"Readers who admire the difficult discipline of self-scrutiny will find precision, beauty and a complicated truth in Cusk's narrative."—Jane Shilling, New Statesman

"Artful and nuanced . . . [Cusk] has the novelist's saving graces—honesty, courage, and the ability to depict her experiences in exquisitely crafted language . . . Her exacting, cerebral treatment of such a highly-charged subject is what makes it of literary value."—Amanda Craig, The Independent

"Brilliant . . . Rachel Cusk's books are like pop-up volumes for grown-ups, the prose springing out of the page to bop you neatly between the eyes with its insights."—Julie Burchill, The Observer (London)

"Unflinching and beautifully wrought . . . Cusk uses the [memoir] form with great tact and writerly panache. She is at once probing and reticent, mustering her scenes and images to convey the truth of enmeshed lives and loves . . . [Aftermath is] full of beauty—the beauty of language struggling to reveal an experience which is complex and scored with doubts and pain."—Lisa Appignanesi, The Daily Telegraph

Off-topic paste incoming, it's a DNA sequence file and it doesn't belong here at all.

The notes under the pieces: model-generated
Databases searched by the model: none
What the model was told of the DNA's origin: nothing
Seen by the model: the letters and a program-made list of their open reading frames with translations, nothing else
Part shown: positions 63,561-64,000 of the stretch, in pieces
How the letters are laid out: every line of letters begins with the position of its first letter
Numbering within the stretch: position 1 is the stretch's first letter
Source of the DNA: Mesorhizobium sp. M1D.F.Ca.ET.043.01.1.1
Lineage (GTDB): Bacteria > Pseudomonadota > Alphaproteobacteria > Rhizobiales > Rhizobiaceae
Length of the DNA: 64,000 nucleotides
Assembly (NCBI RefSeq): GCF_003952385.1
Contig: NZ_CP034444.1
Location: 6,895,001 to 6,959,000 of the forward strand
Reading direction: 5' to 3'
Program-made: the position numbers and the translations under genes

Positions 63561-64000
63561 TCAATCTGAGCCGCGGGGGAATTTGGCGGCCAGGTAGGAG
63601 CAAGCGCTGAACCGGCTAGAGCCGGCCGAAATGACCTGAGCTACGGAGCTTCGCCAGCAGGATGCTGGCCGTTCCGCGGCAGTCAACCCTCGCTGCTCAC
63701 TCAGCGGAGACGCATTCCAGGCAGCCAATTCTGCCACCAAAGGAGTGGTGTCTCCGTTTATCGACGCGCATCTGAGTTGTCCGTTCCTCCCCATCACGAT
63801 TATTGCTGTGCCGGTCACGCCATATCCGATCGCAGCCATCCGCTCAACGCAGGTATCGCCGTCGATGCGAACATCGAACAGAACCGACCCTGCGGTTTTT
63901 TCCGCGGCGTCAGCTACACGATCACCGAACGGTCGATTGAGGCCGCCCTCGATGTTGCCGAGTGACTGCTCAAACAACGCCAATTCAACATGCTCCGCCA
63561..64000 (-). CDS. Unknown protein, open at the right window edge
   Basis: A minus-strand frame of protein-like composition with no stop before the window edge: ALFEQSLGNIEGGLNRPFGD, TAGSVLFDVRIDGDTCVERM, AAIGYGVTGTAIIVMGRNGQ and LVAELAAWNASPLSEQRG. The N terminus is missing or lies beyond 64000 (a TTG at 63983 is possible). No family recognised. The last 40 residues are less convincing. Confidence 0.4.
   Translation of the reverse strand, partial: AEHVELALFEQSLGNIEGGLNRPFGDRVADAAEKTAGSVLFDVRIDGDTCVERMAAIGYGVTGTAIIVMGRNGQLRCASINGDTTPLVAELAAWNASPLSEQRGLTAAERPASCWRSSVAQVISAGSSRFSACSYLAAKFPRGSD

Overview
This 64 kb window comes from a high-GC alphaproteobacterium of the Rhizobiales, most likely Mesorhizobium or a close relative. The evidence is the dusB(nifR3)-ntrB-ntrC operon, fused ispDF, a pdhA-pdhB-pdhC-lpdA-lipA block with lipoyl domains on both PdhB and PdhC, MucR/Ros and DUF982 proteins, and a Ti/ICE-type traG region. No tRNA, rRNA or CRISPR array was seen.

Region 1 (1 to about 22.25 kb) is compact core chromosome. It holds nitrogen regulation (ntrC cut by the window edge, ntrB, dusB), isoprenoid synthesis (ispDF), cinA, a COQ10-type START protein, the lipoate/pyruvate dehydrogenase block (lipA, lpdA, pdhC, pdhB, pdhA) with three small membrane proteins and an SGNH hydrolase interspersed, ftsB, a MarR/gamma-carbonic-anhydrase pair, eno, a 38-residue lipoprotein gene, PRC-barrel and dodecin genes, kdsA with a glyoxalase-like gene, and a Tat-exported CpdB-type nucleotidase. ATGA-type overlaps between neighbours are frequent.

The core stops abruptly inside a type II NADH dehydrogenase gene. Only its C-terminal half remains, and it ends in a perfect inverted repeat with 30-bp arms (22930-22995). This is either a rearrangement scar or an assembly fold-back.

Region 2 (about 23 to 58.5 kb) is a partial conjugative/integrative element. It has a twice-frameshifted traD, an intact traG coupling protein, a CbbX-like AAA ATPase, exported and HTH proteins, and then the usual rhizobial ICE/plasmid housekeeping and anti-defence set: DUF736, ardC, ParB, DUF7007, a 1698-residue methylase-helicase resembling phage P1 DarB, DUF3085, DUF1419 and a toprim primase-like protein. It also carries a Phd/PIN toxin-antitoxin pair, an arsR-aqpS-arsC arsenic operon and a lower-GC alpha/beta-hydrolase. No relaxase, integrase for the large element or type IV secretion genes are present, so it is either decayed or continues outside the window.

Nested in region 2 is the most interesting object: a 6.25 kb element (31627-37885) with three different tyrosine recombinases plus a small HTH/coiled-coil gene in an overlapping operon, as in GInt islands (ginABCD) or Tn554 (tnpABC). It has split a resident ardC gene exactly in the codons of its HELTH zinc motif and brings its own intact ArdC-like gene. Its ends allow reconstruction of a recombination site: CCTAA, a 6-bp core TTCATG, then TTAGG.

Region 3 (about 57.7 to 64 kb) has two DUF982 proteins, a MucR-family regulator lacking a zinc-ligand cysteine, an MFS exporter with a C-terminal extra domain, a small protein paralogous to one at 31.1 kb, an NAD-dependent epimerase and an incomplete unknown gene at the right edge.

"Startlingly insightful . . . Rachel Cusk's writing has quietly thrilled me for years with its intelligence, perception and understated power: ordinary people's flaws are depicted vividly yet without fanfare in brittle, brilliant prose . . . As always with Cusk, it's exhilarating to feel stimulated, to have fabulous phrases and similes cause pulses of pleasure."—Leyla Sanai, The Independent on Sunday

"Compelling and assured . . . [Cusk is an] exacting, formidable talent."—Alison Pick, The Globe and Mail (Toronto)

"Striking . . . Startling . . . Unflinching . . . Bold, gripping, original and occasionally darkly funny."—Kirkus Reviews (starred review)

"A penetrating exploration of gender roles in the context of marriage and family and how the dissolution of a marriage changes a person's relationship with others."—Vanessa Bush, Booklist

"In this thought-provoking memoir, Cusk musters her considerable literary powers to mine a complex terrain filled with heartbreak and doubt . . . Interspersed within the narrative are stories within stories, vivid scenes, and piercing observations."—Publishers Weekly (starred review)


Read an Excerpt


Recently my husband and I separated, and over the course of a few weeks the life that we'd made broke apart, like a jigsaw dismantled into a heap of broken-edged pieces.
Sometimes the matrix of a jigsaw...

About the author

Rachel Cusk

Rachel Cusk is the author of Second Place; the trilogy Outline, Transit, Kudos; the essay collection Coventry; the memoirs A Life’s Work, The Last Supper, and Aftermath; and several other novels: Saving Agnes (winner of the Whitbread Award), The Temporary, The Country Life (winner of the Somerset Maugham Award), The Lucky Ones, In the Fold, Arlington Park, and The Bradshaw Variations.

Siemon Scamell-Katz

Rachel Cusk

Read Articles by the Author at The New York Times